Almost a Lady

Callie’s Convict

Cinnamon & Roses

A Promise of Roses

Walker's Widow


Tangled Up In Love
by Heidi Betts
(St. Martin’s, $6.99, R) ISBN 0-312-94671-6
Ronnie Chasen hates Dylan Stone, her rival columnist who beat her out of a job at the Cleveland Herald. She now works at the Cleveland Sentinel, and uses her column to challenge Dylan every second month; they have dared each other to do a myriad of crazy things, from Ronnie getting a tattoo to Dylan having his legs waxed. In Tangled Up In Love, they insult, taunt and challenge one another at every turn. They also have friends in common, and run into each other at The Penalty Box, the bar they hang out at. 

Dylan is fascinated by Ronnie. She’s prickly, funny, competitive, sexy, and completely immune to his charms. Then Ronnie challenges Dylan to learn how to knit, and he’s forced to join her knitting group after several unsuccessful attempts to learn to knit on his own. 

Eventually, Dylan offers Ronnie $1000 in exchange for private knitting lessons and she agrees.  Ronnie starts to see a new side to Dylan, a kind, sweet side that she didn’t want to know existed.  When Dylan learns that Ronnie is terrified of losing her job and going back to the impoverished lifestyle that she grew up in, he offers her comfort, advice and support. Ronnie is stunned. When their time alone heats up and their hate-based relationship turns to lust, Ronnie becomes even more confused.

Dylan is a great lover; he makes Ronnie laugh but he’s a little too tender and considerate to have a short-term affair with. Unfortunately, they have been very public enemies for so long, Ronnie really doesn’t feel like she can confide in anyone about her change of heart, and her closest girlfriends that she mentions her conflicted feelings to aren’t much help.

As for Dylan, he’s managed to melt the ice princess he’s fantasized about for so long while learning to knit, and he’s starting to believe the impossible just might work out…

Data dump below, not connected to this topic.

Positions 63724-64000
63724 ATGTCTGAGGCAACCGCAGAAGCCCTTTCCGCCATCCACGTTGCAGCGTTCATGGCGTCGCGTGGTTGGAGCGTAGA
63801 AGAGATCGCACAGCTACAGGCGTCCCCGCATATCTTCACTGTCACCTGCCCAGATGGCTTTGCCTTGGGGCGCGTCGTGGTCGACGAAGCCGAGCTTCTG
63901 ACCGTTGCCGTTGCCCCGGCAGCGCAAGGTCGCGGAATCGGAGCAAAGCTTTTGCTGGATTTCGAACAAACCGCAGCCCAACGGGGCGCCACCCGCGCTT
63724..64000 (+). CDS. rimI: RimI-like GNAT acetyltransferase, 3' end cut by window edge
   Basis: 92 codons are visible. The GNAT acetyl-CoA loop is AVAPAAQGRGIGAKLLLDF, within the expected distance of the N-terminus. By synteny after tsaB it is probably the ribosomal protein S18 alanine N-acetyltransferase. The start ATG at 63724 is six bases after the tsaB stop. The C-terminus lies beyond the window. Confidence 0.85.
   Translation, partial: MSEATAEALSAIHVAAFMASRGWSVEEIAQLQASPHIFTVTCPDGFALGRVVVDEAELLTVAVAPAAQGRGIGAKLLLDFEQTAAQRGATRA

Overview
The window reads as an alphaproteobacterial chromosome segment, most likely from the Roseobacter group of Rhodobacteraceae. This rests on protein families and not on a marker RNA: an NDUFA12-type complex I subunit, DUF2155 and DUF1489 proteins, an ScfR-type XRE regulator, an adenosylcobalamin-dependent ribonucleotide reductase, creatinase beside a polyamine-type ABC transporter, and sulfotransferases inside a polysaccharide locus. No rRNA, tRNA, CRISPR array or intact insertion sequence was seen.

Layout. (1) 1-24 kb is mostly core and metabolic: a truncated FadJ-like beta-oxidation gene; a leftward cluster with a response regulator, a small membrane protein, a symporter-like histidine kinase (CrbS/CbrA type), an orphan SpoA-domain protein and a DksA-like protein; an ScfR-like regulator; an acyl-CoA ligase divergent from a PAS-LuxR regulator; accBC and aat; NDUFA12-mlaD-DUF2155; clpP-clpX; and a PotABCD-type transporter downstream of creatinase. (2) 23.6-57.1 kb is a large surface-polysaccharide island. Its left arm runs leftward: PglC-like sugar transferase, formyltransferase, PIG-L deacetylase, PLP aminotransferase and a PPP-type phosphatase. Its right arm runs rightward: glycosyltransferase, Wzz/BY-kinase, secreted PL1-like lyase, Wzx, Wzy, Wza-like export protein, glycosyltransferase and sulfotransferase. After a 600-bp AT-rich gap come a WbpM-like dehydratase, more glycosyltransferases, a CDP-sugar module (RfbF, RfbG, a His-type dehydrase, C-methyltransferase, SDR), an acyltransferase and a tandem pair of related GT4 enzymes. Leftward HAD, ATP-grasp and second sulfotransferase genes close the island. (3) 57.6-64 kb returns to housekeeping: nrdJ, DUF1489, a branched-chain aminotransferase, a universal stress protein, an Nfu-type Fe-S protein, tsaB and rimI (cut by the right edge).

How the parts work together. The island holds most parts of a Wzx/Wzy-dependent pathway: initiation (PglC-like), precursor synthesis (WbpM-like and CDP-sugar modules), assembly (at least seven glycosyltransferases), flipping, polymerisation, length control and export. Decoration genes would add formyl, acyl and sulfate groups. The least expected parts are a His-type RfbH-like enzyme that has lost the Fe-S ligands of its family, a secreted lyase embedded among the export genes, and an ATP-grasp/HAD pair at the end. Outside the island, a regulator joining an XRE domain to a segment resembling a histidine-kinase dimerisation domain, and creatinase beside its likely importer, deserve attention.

Tangled Up In Love is sexy, witty, and surprisingly deep. Ronnie’s polished façade quickly gives way in the story, letting the reader become deeply acquainted with her and this lends understanding to her prickly ways. Her professional career, sophisticated friends and gorgeous clothes are a useful veneer for her less-than-perfect, fearful, self-doubting ways. The nice thing is that Ronnie is honest with herself about her faults, and she isn’t a downer.

Dylan is refreshing - a handsome, successful guy who’s used to getting his way, until he met Ronnie. He isn’t used to being shut down personally and professionally and their feud has really affected the way he looks at himself-positively…which helps him to be the kind, caring man that Ronnie never thought was underneath his image.

I found the challenges, and the taunting between Ronnie and Dylan really interesting and funny at first, a great jump start to the book. As it went on though, especially after they started getting better acquainted, I found Ronnie to be too harsh and I wondered why Dylan was sticking around. The reader knows more about Ronnie than Dylan does, and you try to cheer for her, but it’s hard when she’s spitting like a viper at a man who’s only trying to help her.

It also seemed that the emotional connection between Ronnie and Dylan was sort of superimposed over their lovemaking - more of an assumed connection than a real one. Was the romance hot?  Yessss…  Does that necessarily make a perfect couple?  No. And sometimes, that lack of connection can make an otherwise fabulous couple, just a good one.

--Amy Wroblewsky 

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